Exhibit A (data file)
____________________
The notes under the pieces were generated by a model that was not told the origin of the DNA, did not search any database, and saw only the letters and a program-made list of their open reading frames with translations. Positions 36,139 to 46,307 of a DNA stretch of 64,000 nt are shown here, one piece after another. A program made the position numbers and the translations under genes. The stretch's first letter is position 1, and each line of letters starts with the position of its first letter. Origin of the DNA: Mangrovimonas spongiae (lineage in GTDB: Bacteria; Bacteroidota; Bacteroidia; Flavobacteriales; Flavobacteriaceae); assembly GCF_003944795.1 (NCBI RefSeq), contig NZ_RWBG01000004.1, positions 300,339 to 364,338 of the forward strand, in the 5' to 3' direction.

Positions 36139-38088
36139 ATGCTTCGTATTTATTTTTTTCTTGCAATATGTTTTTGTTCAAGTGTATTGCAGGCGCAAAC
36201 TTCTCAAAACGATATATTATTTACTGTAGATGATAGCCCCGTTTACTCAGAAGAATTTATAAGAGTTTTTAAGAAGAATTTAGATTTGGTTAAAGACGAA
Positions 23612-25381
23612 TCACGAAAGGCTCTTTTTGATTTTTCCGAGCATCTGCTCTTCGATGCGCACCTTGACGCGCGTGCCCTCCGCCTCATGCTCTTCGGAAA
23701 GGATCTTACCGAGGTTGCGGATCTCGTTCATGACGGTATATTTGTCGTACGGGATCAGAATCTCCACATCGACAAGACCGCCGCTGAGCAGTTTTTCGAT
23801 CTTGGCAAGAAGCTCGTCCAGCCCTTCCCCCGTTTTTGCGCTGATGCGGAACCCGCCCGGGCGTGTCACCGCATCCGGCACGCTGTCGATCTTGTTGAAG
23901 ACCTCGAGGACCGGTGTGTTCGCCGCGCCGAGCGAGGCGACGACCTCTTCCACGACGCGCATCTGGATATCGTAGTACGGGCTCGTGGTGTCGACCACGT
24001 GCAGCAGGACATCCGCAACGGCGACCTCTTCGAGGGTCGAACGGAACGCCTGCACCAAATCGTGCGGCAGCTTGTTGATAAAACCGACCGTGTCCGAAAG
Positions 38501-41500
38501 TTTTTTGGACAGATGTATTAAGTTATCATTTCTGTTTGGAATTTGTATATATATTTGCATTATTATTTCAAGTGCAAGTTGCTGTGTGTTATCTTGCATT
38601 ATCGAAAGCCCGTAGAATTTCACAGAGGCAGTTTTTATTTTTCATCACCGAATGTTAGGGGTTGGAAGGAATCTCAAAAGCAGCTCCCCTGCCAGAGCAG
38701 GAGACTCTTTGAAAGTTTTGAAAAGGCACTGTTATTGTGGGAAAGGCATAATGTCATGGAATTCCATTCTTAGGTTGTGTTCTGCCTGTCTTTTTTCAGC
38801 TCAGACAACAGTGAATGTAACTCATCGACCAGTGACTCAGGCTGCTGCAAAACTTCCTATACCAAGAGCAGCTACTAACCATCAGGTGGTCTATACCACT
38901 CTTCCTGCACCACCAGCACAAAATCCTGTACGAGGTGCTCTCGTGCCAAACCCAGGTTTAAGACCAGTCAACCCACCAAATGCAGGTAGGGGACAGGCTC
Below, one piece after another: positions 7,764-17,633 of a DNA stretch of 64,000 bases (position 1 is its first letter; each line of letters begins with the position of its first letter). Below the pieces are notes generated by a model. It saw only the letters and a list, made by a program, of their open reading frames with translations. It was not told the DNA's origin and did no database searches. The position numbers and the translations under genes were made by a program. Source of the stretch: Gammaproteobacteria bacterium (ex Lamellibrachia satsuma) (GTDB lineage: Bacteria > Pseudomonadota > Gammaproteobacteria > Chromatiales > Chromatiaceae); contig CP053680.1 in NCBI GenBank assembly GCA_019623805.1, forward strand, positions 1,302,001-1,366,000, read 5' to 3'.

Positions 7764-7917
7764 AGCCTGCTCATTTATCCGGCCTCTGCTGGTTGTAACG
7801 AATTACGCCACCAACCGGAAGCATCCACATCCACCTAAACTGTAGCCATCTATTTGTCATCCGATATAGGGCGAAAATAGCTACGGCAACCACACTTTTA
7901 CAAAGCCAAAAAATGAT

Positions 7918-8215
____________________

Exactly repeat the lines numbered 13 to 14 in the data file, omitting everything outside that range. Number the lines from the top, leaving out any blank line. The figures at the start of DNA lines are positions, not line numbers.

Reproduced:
38601 ATCGAAAGCCCGTAGAATTTCACAGAGGCAGTTTTTATTTTTCATCACCGAATGTTAGGGGTTGGAAGGAATCTCAAAAGCAGCTCCCCTGCCAGAGCAG
38701 GAGACTCTTTGAAAGTTTTGAAAAGGCACTGTTATTGTGGGAAAGGCATAATGTCATGGAATTCCATTCTTAGGTTGTGTTCTGCCTGTCTTTTTTCAGC